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Armoiries – John Sandford Fleming MacLean November 29, 2005

Posted by Iglika in Exposition virtuelle Sandford Fleming, Objets.

In honour of Sir Sandford Fleming, who among many accomplishments, designed Canada’s first postage stamp, the three penny beaver, and advocated the adoption of the beaver as the official “Canadian Animal”– a beaver in some form, perhaps holding a sprig of red whortleberry (the plant badge of the Mackintoshes).

My father intends to petition the LL for a grant in memory of his g-g grandfather Donald McLean, who was born on the Isle of Mull in 1787. We know that he was a crofter when he emigrated to Canada. Our MacLeans/Mcleans came from the Ross of Mull. A noted Mull historian and genealogist said that, while it would be difficult indeed to learn which branch of the MacLean clan our family sprang from ( as Donald is the last MacLean we can identify due to the destruction of OPR in a storm while being carried across a loch ), the lands of the Ross were under the control of Duart.

When the MacLeans settled in Quebec, they quickly made a name for themselves in the lumber business. Donald’s grandson, William Archibald MacLean, was the founder of a number of well-known lumber companies, including the Wood-Mosaic Corporation. He moved to Kentucky in the 1890s.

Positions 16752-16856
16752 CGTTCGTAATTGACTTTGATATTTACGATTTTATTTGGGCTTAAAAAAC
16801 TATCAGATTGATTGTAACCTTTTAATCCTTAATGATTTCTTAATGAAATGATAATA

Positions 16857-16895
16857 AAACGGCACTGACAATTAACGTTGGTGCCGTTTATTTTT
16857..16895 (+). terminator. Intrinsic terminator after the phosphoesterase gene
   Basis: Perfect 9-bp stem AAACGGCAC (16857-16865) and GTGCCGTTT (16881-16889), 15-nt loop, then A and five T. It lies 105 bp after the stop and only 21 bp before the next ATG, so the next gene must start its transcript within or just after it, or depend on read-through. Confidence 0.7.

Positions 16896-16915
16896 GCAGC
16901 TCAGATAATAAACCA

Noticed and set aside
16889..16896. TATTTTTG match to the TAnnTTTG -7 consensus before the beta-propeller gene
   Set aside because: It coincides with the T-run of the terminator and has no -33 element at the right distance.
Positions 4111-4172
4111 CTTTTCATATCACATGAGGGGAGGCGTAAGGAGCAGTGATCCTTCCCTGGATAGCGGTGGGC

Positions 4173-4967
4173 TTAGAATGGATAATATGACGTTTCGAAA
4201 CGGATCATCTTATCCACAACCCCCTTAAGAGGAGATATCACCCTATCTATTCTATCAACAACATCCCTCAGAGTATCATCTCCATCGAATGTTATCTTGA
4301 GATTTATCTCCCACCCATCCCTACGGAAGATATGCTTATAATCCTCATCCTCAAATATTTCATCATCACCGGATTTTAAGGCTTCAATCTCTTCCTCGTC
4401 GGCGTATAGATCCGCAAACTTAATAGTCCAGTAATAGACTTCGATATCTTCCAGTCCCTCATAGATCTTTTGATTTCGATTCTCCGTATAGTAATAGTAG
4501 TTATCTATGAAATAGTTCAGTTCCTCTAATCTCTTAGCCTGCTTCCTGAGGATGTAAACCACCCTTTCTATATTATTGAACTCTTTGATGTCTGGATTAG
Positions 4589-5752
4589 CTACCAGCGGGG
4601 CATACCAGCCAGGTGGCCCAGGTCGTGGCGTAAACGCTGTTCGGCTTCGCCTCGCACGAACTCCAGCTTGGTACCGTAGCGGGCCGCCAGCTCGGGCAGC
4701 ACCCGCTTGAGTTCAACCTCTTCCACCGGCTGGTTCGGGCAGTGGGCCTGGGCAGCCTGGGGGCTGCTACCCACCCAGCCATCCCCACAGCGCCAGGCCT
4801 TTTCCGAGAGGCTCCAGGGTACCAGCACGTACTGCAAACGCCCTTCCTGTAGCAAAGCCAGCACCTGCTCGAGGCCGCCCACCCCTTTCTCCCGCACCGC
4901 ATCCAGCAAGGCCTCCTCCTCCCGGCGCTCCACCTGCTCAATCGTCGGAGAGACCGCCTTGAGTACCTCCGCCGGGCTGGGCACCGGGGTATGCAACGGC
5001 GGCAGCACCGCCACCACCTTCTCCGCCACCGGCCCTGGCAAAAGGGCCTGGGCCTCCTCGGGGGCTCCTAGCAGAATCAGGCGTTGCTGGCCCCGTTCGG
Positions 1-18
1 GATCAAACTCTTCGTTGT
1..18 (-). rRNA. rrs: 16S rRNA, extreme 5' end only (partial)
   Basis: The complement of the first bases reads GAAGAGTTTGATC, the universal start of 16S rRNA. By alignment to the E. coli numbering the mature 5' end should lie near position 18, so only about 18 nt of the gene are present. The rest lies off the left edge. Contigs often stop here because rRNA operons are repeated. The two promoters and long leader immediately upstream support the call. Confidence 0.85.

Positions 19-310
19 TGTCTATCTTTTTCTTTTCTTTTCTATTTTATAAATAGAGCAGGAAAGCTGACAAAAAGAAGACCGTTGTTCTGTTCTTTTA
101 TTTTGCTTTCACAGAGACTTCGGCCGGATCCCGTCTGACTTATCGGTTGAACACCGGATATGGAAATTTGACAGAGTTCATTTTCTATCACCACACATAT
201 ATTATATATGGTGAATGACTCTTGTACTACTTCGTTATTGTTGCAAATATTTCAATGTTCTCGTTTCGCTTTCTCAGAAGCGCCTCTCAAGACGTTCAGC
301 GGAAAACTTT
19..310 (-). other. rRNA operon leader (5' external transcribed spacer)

William’s son Angus Donald MacLean–my grandfather–married Joan Beatrice Fleming, of Ottawa. She was the grand-daughter of Sir Sandford Fleming, KCMG, who was the Chief Engineer of the Canadian Pacific Railway, and the inventor of Standard Time ( a native of Kirkcaldy ), and the grand-daughter of the Hon. Charles Herbert Mackintosh, Lieutenant Governor of the NWT, a MP, and Lord Mayor of Ottawa.

My father John Sandford Fleming MacLean, is the eldest son of Angus and Joan. He was born in Whitstable, Kent, lived in Kentucky, moved to Canada in the early 1960s, where he headed the international affairs of Wood-Mosaic. In 1969 he made the radical decision to become a priest. He was ordained an Anglican Priest in 1972, and served 5 parishes, including his last Canadian parish of St. Columba. He moved back to Kentucky in 1986, where he was rector of a parish until his retirement. His wife (my mother) Patricia, was born in Kentucky, on land given to her ancestors by George III. Her people came over to America in 1608.

My father wishes arms to reflect the West Highland tradition of the MacLeans, meaning quarterly. I have studied both volumes of An Ordinary of Arms. Almost all of the grants are quarterly, based either on the Chief’s arms and differenced by the addition of a bordure or a fess, or on the arms of a chieftain. These arms usually contain the traditional West Highland totems in some sort of arrangement: rock, galley, hand, cross crosslet fitchee, salmon, lion rampant, tower. As I do not have access to the Public Register of Arms to read the letters patent, I cannot tell if the arms granted to many of these MacLean arms are cadet arms of clan chieftains, or what.